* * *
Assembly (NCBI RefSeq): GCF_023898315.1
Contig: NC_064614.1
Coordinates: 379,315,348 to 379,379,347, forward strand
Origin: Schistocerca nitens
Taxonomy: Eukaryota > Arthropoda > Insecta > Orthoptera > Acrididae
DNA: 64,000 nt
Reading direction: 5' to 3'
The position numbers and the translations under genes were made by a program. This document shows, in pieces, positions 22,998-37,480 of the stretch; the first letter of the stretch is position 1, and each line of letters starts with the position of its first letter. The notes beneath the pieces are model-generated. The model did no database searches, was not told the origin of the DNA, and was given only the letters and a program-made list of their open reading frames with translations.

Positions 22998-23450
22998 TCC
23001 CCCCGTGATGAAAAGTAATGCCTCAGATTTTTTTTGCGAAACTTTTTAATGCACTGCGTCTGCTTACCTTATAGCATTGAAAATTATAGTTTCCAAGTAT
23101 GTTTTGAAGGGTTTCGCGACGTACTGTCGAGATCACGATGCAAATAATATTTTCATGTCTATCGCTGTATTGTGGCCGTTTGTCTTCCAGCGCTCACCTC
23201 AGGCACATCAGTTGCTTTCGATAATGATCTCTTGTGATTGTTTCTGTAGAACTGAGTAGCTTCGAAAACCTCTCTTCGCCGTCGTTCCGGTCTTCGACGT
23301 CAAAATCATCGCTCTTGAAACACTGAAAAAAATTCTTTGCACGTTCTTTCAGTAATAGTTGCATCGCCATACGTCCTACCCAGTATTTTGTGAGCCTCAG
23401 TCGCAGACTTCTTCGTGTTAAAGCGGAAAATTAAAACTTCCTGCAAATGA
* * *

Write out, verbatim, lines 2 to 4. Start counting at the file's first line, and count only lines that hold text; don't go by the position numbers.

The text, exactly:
Contig: NC_064614.1
Coordinates: 379,315,348 to 379,379,347, forward strand
Origin: Schistocerca nitens